This [is the second submission of our RO1 application] in response to the announcement: Secondary Analysis of Existing Alcohol Epidemiology Data (PA-08-167). With this application we seek funding to extend our community-based participatory research (CBPR) with Ojibwe people on four U.S. reservations and four Canadian reserves for three additional years to work with our community partners to complete data analysis focusing on the development of alcohol abuse and dependence disorders among Ojibwe adolescents. The proposed state-of-the- science longitudinal analyses of a one-of-a-kind eight-year panel study of adolescents (aged 10 - 12 years at Wave 1 and 17 - 19 years at Wave 8) will advance our understanding of developmental processes regarding alcohol use and abuse among a high-risk population, inform innovative, empirically driven, cultural interventions and fulfill the CBPR obligation of leaving something useful behind after more than eight years of community involvement in collecting this important information. The program of research on which this application is based was a lagged sequential design funded by NIDA and NIMH. DA13580 was initially funded 9/30/2000 and renewed via a competitive continuation 9/03/2005. MH067281 was initially funded 7/01/2002 and competitively renewed 7/01/07. The work comprises the only long-term developmental, diagnostic study of Indigenous adolescents and their parents/caretakers to date. Funding for DA13580 runs out 6/30/2010 and with it our ability to maintain our community partnerships.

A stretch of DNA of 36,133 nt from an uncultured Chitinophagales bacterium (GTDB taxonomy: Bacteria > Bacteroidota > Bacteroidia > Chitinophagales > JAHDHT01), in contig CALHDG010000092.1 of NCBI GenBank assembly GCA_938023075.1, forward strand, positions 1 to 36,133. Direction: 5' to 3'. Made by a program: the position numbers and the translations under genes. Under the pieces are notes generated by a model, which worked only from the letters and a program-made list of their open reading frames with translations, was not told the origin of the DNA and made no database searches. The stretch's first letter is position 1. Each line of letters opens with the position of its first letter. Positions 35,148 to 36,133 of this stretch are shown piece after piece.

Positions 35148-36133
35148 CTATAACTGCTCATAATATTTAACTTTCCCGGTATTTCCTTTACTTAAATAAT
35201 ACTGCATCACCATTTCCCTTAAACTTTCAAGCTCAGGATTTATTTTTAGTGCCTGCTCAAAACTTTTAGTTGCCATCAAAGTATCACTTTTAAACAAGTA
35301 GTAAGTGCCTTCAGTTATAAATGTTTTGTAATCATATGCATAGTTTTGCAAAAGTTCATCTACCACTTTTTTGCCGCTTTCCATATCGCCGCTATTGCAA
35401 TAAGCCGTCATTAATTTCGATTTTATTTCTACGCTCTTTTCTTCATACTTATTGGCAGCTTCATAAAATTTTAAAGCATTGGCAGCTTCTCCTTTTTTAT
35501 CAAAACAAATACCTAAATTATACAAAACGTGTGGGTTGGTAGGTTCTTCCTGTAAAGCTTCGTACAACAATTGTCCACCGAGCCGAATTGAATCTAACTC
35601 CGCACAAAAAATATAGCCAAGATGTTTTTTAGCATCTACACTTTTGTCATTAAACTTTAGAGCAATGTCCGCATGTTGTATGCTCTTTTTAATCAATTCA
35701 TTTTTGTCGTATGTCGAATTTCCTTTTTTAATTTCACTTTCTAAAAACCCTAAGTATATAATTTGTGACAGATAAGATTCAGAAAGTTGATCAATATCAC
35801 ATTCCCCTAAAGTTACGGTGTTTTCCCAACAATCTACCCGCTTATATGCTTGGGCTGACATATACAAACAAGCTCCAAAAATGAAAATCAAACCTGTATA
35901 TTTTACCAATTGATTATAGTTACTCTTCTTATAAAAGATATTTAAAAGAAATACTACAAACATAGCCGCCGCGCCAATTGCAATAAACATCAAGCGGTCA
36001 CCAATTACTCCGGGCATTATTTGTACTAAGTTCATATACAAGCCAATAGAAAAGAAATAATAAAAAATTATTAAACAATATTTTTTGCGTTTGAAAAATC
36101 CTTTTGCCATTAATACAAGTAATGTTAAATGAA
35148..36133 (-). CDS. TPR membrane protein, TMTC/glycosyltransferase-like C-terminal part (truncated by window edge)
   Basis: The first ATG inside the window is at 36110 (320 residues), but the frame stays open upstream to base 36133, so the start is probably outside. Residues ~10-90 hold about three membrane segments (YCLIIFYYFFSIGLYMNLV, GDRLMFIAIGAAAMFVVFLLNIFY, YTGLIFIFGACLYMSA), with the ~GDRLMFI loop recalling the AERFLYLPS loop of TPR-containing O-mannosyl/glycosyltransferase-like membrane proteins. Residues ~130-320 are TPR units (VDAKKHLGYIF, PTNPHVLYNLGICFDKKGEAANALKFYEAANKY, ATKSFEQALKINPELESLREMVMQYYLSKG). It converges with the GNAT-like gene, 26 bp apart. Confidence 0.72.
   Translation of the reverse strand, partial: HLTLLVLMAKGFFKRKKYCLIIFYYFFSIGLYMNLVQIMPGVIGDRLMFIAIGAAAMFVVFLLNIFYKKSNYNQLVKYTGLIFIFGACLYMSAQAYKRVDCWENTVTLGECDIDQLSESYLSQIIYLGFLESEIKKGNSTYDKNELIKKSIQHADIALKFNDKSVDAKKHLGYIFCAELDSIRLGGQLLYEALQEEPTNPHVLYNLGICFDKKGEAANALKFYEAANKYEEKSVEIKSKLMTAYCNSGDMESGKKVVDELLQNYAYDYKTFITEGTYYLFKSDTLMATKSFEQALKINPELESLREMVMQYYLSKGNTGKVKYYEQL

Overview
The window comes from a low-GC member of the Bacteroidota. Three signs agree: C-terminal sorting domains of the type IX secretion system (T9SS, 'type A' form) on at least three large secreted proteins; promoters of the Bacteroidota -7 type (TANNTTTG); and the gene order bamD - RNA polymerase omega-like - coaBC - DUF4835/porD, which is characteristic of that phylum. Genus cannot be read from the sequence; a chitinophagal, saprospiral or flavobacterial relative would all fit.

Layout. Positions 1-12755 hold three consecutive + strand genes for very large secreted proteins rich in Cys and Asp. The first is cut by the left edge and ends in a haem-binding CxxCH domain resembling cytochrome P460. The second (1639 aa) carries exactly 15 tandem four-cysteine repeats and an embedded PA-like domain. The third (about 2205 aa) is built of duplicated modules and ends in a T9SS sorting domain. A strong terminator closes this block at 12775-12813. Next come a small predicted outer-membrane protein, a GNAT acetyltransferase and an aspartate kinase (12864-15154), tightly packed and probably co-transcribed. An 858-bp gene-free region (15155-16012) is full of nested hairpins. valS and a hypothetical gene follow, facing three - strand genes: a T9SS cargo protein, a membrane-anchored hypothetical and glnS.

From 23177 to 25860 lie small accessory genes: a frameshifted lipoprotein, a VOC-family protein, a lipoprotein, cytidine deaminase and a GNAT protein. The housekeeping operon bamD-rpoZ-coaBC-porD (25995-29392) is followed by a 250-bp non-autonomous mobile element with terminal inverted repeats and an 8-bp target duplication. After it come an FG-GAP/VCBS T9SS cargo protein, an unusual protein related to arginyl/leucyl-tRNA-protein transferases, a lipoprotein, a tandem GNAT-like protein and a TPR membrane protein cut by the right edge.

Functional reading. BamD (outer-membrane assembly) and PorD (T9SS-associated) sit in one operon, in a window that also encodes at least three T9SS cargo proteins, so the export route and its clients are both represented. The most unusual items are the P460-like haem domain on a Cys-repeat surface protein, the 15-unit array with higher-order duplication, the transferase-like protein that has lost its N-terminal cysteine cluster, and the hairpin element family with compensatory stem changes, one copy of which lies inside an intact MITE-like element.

The specific aims of the original research application DA13580 have been accomplished but there remains an enormous amount of analytic work with an extremely rich and complex data set focusing specifically on onset of alcohol use and abuse and its consequences from early to late adolescence. The analytic plan will address eight foci: 1) the emergence of alcohol use, abuse, and dependence across time;2) the relationship between internalizing and externalizing behaviors on alcohol use and abuse;3) protective factors against adolescent alcohol use and abuse;4) the effects of group membership on alcohol outcomes;5) co morbidities of alcohol abuse/dependence with other psychiatric disorders such as major depressive episode, generalized anxiety disorder, and conduct disorder;6) the timing of behaviors related to alcohol use in relation to one another, 7) potential mediators between alcohol use and antisocial behaviors;and 8) the effects of community characteristics on alcohol use/abuse. This is the only longitudinal, diagnostic data set of which we are aware that follows Indigenous young people through their entire adolescence. The eight-wave data set has four DISC-R diagnostic data points: Wave 1 (ages 10 - 12 years;parent/caretaker and adolescent reports);Wave 4 (ages 13 - 15 years;parent/caretaker and adolescent reports);Wave 6 (ages 15 - 17 years, adolescent reports);Wave 8 (ages 17 - 19 years, adolescent reports). In addition to four diagnostic data points, the data is replete with symptom and behavioral scales, multiple reporter (parent/caretaker and adolescent) measures of parent/caretaker-adolescent interactions and adolescent behaviors, and community measures. The proposed analyses provide a unique opportunity to trace the early emergence of alcohol use and its developmental consequences, including the onset of alcohol abuse and dependence disorders.